Children in Alabama’s First Class Pre-K program show significant gains in early literacy skills.

  • Students in First Class Pre-K gain of 7.4 percentage points on the Peabody Picture Vocabulary Test (PPVT-IV). PPVT has been found to be predictive of later school achievement. In several other states, the goal is a 4 percentage point gain.
  • The average PPVT post-test score for children in Alabama’s First Class Pre-K was 99.26. The U.S. Department of Education found a score of 85 to be “acceptable.”
Source: Alabama Department of Children’s Affairs

Alabama's First Class Pre-K program is closing the achievement gap through the 6th grade

  • Students who participated in Alabama's First Class Pre-K program academically outperform their peers once they reach elementary school, and the advantages conferred by pre-k participation persist at least through the 6th grade. 
  • The positive academic effects are particularly strong for pre-k participants who come from lower income households - Results from an ongoing study found that First Class Pre-K participation closed the achievement gap for lower income students by 25 percent.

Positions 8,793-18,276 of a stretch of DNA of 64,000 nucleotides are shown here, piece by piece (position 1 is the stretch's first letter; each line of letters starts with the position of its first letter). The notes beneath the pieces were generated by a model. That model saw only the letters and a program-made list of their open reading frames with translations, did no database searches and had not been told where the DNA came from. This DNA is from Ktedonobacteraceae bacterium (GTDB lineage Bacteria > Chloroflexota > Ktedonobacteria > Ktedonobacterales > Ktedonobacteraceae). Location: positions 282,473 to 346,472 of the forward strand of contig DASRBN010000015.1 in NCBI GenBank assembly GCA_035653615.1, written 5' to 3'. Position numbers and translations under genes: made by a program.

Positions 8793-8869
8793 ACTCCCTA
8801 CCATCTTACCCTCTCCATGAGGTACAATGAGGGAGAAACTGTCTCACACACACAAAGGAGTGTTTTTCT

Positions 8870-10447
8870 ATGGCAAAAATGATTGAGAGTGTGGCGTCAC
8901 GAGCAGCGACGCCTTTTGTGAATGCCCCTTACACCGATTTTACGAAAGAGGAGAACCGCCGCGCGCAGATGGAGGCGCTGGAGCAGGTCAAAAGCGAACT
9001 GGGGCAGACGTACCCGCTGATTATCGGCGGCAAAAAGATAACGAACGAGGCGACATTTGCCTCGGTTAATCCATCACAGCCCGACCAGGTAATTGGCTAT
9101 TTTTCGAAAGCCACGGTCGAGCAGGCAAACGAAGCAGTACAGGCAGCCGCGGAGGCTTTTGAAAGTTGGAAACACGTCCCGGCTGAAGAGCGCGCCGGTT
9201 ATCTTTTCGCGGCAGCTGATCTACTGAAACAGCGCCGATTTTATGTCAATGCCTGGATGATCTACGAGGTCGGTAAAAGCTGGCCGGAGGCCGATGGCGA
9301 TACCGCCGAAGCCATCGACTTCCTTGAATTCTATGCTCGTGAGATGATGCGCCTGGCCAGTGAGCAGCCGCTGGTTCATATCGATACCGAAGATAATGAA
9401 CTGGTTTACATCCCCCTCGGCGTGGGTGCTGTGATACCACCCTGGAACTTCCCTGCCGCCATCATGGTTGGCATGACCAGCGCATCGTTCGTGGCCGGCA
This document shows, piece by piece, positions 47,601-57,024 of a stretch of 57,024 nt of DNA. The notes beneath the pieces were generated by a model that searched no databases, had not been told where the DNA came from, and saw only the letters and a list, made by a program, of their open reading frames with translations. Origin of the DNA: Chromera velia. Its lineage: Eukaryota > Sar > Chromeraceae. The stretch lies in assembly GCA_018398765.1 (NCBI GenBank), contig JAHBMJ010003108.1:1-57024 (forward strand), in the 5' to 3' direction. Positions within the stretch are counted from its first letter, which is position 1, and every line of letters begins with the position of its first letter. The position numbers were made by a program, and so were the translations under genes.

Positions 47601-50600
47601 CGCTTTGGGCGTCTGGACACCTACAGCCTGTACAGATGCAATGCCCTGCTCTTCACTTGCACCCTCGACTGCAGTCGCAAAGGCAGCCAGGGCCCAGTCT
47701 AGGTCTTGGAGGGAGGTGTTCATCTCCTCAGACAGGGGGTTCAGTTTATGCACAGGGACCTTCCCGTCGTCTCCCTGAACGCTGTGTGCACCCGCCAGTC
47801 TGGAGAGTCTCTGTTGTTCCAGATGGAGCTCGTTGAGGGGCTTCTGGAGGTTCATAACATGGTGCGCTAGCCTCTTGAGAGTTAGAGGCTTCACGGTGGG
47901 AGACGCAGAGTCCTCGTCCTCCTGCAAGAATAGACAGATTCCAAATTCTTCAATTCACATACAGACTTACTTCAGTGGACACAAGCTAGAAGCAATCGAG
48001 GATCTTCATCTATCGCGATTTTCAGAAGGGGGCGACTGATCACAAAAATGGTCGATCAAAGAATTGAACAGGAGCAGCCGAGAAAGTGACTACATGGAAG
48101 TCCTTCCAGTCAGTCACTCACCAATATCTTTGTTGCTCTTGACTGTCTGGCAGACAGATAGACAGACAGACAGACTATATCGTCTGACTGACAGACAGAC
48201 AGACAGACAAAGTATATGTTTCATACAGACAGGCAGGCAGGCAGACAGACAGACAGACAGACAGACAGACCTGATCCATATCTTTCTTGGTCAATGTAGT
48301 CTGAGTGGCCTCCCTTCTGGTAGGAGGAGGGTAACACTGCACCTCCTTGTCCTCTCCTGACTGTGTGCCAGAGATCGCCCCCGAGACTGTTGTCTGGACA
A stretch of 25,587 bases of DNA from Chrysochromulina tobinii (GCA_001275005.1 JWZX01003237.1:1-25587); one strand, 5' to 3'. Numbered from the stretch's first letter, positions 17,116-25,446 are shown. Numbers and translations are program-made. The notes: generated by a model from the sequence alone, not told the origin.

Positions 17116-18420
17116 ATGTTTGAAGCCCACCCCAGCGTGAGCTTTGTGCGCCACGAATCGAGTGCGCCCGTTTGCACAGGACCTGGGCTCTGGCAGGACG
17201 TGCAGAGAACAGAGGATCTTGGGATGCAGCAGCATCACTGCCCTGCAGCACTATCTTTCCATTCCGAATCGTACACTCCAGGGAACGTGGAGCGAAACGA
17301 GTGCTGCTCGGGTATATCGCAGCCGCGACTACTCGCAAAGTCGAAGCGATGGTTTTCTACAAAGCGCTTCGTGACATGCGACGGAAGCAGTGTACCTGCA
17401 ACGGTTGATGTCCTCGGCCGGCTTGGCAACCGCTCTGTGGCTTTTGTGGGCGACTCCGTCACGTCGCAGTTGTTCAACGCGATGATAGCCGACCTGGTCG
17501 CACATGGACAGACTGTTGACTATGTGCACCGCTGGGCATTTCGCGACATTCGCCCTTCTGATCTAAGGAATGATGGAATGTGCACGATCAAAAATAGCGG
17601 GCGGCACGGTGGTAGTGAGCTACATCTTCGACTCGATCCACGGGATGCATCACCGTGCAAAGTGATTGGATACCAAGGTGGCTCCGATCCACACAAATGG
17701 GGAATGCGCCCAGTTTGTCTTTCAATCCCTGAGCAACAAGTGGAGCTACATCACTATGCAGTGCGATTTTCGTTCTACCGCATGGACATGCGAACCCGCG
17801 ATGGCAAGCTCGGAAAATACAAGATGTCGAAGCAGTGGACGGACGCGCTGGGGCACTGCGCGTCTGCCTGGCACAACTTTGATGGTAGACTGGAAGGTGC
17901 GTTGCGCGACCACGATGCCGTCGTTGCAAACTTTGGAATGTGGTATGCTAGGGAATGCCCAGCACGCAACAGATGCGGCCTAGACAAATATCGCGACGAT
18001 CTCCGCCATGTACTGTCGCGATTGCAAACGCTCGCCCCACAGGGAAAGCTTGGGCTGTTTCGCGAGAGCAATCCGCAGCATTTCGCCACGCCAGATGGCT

Source: Public Affairs Research Council of Alabama

Numerous evaluations show that high-quality pre-k improves educational achievement.

Numerous evaluations have shown that high-quality, voluntary state-funded pre-k programs significantly improve children’s school readiness and lead to significant cognitive and social development among children, higher performance on achievement tests in the early grades and in some cases, reduced retention rates, producing substantial cost savings for school systems.

Source: “The Case for Pre-K in Education Reform: A Summary of Program Evaluation Findings,” The Pew Center on the States. (2010).  
 

High-quality pre-k produces lasting results.

A meta-analysis of 123 pre-k studies found that programs with a similar design to Alabama's First Class Pre-K program produce lasting results. The authors of this study found that the long-term cognitive gains from preschool programs were larger when programs focused on intentional and individualized teaching and small group learning (features of Alabama’s First Class Pre-K program).  Programs with this design produced long-term cognitive effects equivalent to one half or more of the achievement gap through the end of high school.

Source: “Meta-Analysis of the Effects of Early Education Interventions on Cognitive and Social Development,” Teachers College Record 112, no. 3 (2010).